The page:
CLEVELAND -- After his team's third loss in its last four games, Los Angeles Clippers coach Doc Rivers called his players out for "pouting" in their 88-82 loss against the Cleveland Cavaliers and said they're not where they need to be "maturity-wise."
"We did a lot of pouting in the game," Rivers said Saturday. "You can't play that way. You have to keep playing. I always call them emotional hijacks, and we had a lot of that going on. That happens, but you have to be able to pull yourself out of it individually or as a group, and I don't think we did a good job of that."
Rivers has been critical of the Clippers' body language since the opening of training camp and has been talking to them about focusing on the game and not the score.
"When we become a good team, if we become a good team, it will be because we miss 30 shots in a row and you wouldn't know it," Rivers said. "We just keep playing. You get some bad calls on you and you just keep playing. Right now we're not at that point maturity-wise. When we go bad, we start thinking bad. That's an area we have to grow in. …You can preach it but it's a habit and you have to get over it. There's been times where we've fought it and did good job, and this is one of those nights where we didn't."
Rivers wasn't met with many detractors in the locker room, although Blake Griffin, who had 10 points and 10 rebounds and got into a shoving match with Cavaliers center Anderson Varejao, said players were more frustrated than anything.
"I wouldn't say pouting," Griffin said when Rivers' comments were relayed. "I think guys are frustrated and they want to play better and they want to play well. I guess we have to do a better job of playing through that and trying to keep better body language and a better demeanor, but that's tough."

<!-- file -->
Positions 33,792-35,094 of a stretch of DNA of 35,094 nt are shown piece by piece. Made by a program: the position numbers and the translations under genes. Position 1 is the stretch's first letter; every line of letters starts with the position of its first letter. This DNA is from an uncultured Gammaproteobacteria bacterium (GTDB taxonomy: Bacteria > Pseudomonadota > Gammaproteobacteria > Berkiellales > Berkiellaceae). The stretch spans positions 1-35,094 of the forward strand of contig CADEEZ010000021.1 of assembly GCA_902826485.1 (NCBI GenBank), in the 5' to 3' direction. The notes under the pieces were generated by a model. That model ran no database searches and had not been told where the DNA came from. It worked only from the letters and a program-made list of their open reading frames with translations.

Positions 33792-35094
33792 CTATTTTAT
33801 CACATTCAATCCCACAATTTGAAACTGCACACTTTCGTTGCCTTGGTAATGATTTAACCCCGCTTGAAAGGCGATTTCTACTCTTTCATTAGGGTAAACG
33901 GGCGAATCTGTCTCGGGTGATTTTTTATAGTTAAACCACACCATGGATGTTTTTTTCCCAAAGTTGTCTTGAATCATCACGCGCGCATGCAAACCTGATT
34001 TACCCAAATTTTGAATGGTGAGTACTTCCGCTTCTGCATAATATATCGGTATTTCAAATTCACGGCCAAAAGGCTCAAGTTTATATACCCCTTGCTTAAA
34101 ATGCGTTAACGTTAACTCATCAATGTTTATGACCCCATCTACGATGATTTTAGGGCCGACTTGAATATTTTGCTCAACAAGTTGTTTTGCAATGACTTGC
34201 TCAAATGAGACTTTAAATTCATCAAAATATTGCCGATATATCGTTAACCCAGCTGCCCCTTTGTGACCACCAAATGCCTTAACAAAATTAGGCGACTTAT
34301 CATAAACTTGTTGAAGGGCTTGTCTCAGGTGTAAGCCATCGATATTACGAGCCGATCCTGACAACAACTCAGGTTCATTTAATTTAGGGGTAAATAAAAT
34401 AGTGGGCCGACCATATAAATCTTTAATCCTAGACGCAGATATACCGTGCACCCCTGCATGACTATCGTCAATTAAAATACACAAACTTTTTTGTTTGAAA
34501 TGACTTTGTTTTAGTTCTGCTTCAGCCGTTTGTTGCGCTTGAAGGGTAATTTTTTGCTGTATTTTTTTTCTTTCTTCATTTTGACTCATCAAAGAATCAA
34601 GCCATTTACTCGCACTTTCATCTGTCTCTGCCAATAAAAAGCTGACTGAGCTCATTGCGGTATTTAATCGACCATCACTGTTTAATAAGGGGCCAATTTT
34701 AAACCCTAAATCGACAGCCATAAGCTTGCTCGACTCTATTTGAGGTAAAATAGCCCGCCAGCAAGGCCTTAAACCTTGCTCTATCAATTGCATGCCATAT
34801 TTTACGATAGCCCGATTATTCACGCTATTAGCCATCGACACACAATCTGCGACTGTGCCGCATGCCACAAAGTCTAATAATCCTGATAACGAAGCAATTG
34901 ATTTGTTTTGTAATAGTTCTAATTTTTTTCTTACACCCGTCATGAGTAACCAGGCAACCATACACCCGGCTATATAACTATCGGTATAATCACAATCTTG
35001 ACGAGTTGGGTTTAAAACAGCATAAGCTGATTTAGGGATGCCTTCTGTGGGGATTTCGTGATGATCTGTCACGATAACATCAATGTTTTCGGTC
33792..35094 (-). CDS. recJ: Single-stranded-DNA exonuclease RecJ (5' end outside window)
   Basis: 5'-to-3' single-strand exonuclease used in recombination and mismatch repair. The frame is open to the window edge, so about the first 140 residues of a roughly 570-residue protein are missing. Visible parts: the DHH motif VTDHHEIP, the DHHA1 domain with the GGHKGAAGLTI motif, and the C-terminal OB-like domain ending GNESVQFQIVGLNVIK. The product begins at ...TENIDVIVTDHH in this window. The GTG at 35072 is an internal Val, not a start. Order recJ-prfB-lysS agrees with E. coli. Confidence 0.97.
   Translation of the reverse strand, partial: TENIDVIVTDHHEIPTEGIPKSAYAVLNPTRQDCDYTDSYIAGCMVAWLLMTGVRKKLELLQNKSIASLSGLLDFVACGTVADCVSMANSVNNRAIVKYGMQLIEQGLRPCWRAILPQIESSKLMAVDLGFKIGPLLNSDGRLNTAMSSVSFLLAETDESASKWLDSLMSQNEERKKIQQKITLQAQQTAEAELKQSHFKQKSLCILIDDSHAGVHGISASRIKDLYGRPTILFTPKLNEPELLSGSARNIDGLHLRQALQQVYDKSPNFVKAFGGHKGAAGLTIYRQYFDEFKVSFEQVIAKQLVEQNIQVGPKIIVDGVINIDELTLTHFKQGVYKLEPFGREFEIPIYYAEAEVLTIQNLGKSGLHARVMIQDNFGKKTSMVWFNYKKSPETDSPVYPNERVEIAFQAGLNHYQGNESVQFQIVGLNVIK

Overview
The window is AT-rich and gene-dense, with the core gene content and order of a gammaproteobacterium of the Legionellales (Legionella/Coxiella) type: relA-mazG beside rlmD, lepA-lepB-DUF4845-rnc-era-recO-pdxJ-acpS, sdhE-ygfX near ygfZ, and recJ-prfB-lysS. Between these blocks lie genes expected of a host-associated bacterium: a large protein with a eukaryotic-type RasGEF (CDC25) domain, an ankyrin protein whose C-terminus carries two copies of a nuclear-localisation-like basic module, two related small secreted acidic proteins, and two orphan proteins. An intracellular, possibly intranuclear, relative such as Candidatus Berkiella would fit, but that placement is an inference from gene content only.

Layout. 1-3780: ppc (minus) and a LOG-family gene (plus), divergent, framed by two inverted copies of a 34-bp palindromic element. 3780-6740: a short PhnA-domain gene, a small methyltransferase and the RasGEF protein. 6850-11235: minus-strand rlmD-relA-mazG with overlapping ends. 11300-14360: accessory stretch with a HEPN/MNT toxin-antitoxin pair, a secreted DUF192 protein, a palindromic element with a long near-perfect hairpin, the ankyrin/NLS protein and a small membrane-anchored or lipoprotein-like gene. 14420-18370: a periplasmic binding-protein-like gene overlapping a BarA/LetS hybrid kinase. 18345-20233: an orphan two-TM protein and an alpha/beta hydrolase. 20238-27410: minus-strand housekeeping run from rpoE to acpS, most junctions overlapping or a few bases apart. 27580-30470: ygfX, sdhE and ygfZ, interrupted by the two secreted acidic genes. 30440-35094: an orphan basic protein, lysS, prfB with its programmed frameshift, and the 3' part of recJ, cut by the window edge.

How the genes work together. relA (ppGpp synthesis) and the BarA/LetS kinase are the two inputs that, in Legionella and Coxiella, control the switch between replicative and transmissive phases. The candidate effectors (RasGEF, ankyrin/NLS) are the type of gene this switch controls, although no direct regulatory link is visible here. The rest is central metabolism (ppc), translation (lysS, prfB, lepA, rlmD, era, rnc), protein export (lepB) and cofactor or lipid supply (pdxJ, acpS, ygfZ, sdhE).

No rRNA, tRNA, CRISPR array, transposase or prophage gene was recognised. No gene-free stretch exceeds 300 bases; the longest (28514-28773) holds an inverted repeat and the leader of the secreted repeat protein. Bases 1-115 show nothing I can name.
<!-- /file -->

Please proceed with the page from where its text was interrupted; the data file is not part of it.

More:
The Clippers' inability not to let bad calls or bad plays get the best of them and affect the way they play defense has been an issue the past two seasons. After Saturday's loss, many players were tired of it continuing to plague them.
"We all got to grow up," DeAndre Jordan said. "Sometimes we're not going to miss a shot and tonight I don't think any of us shot the ball well, but that doesn't mean we can't give an effort on the defensive end because if we get stops, we don't score, but they're not scoring either. If we're not scoring the basketball, we have to play even harder defensively to stay in the game. … We just got to be consistent."
Right now, however, the Clippers are anything but consistent. They haven't won consecutive games since the end of November.
"We're consistently inconsistent right now," Chris Paul said. "That's on me first and foremost and [Griffin] and [Jordan] as leaders of the team. We can't keep letting this happen. … We got to play. We got to play ball. We got to stay together. This road trip just started for us. We're 1-2 right now and it's not going to get any easier. We take one step forward and we take two steps back. It's not coaching. We got to make some shots, me specifically. When it's winning time we have to find a way to win."
It's going to be hard for the Clippers to win when they're shooting as poorly as they did on Saturday, hitting just 32.2 percent from the field and making only 7-of-35 3-point attempts.
"Tonight was one of those nights we couldn't pull ourselves out of it, and we have to," Rivers said. "If we want to be a consistently great team we're going to have to. When one guy doesn't, the other guys have to pull him out, and that's the level we're not at. Coaches can say it all they want, but players have to police themselves. I talk about it every day and when five guys are doing it like tonight, you need the other seven to say, 'Hey, let's go!' Or take all the guys out and let the other guys play but really nobody played well."
The Clippers don't have much time to regroup as their seven-game, 12-day road trip continues on Monday in Philadelphia before games against Boston, Brooklyn and Washington. The Clippers currently have the second-worst record in the Western Conference against Eastern Conference teams.
"At some point enough is enough," Paul said. "It'll be interesting to see how we come out in the Philly game. … I feel like I'm thinking too much, which I shouldn't. We got to fix it. We're going to try to make it as quick as possible."